Man who killed girlfriend, buried her in garden for no apparent reason goes to prison
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IDAHO FALLS — The brutal stabbing murder of a woman whose family described her as “loving, compassionate and radiant” left people asking why.
Philip Michael Schwab, 35, will serve a 25-year-to-life prison sentence for the first-degree murder of his girlfriend, Kaylynn Blue. Investigators found Blue’s body in a shallow grave in their backyard on June 24, 2019 — a day after he killed her.
“Unfortunately, in my career as a defense attorney, a prosecutor, and as a judge, I’ve seen a lot of crimes and have handled lots of cases,” District Judge Bruce Pickett said before handing down the sentence Wednesday. “This one makes no sense. … I have struggled with the why.”
Schwab pleaded guilty as part of a plea agreement that stipulated Bonneville County prosecutors recommend he spend no more than 25 years to life in prison. Defense attorneys agreed to recommend no less than 15 years. Although Schwab is convicted of first-degree murder, which is punishable by death in Idaho, prosecutors did not leave that as an option. In court documents, prosecutors wrote that Schwab’s disability and IQ of 76 make issuing the death penalty unwarranted.
“Kaylynn was a special kind of person, and I don’t say that lightly. … One thing that Kaylynn’s traumatic loss has taught me is that everybody grieves differently,” Tristan Blue, Kaylynn’s brother, said in a victim impact statement during the sentencing hearing. “Part of my grieving process involves spending many nights over the past couple of years lying awake and asking myself the question I’m sure many of us have asked, which is, ‘Why?'”
Tristan Blue played two saved voicemails he received from his sister before her murder. He said the messages are what he has left to remember her by.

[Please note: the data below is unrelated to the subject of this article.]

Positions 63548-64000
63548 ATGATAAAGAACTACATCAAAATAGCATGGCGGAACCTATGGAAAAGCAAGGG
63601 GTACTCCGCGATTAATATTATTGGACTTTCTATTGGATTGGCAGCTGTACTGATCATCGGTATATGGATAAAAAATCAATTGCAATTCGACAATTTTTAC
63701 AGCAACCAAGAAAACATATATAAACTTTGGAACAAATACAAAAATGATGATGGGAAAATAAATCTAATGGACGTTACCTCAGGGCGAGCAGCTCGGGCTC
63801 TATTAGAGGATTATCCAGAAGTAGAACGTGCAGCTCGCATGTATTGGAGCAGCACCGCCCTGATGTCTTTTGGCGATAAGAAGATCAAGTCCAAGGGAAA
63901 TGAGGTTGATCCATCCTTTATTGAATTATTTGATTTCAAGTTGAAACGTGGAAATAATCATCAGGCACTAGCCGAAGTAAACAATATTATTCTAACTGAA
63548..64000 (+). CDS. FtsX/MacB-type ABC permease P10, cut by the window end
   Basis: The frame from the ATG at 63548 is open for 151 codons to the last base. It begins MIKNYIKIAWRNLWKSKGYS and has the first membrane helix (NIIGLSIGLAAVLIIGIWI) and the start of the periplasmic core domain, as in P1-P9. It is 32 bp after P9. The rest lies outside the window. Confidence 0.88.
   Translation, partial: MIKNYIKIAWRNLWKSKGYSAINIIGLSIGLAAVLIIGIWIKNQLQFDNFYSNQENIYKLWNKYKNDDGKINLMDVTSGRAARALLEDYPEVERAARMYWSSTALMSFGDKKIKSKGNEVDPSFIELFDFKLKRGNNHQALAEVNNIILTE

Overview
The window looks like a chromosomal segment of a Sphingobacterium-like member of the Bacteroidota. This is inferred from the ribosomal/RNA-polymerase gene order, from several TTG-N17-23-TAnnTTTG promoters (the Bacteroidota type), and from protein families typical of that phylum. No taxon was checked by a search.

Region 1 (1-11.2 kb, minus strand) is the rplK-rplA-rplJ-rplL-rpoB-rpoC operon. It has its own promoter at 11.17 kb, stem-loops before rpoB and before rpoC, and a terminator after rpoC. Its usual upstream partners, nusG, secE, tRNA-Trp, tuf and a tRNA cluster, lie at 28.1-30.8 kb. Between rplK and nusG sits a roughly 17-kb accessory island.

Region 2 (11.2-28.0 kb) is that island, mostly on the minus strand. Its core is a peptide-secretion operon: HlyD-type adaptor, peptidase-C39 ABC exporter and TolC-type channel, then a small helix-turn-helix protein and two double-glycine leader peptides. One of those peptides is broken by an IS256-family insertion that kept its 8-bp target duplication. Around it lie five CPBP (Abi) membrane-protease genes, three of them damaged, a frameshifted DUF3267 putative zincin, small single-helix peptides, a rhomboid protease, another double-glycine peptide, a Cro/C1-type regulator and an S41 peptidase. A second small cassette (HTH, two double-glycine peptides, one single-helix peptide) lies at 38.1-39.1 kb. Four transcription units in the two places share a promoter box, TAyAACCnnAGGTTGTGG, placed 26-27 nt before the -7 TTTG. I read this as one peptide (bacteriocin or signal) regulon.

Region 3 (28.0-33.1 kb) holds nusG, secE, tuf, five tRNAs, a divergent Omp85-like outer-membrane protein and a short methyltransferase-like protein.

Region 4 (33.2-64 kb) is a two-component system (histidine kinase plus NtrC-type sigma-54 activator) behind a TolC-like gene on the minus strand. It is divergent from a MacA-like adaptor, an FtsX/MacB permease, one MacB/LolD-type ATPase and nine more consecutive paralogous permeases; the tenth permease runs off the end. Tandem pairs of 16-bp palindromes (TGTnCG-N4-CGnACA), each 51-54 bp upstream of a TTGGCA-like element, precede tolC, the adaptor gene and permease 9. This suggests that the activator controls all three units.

“Hey brother, I just sent out your birthday card today. Let me know when you get it. Also, I just wanted to call and see how you were doing. Talk to you later, bye,” Blue said in one of the voicemails.
On June 24, 2019, Blue had missed multiple shifts at work, and no one could get ahold of her. Her co-workers at Walgreens alerted family members, who requested police do a welfare check. The Idaho Falls Police Department arrived at the home on Thayer Bridge Circle where Schwab and Blue lived to find the gruesome scene.
Investigators say Schwab directed police to Blue’s body lightly covered by dirt in a flower garden in the backyard. During interviews with police, Schwab confessed to stabbing Blue in the middle of the night with a hunting knife replicating the one used in the horror film “Scream,” according to Bonneville County Senior Deputy Prosecuting Attorney Alayne Bean. An autopsy revealed a couple of dozen stab wounds across Blue’s face, neck and chest, which led to her death. Schwab then dug a shallow grave and buried Blue.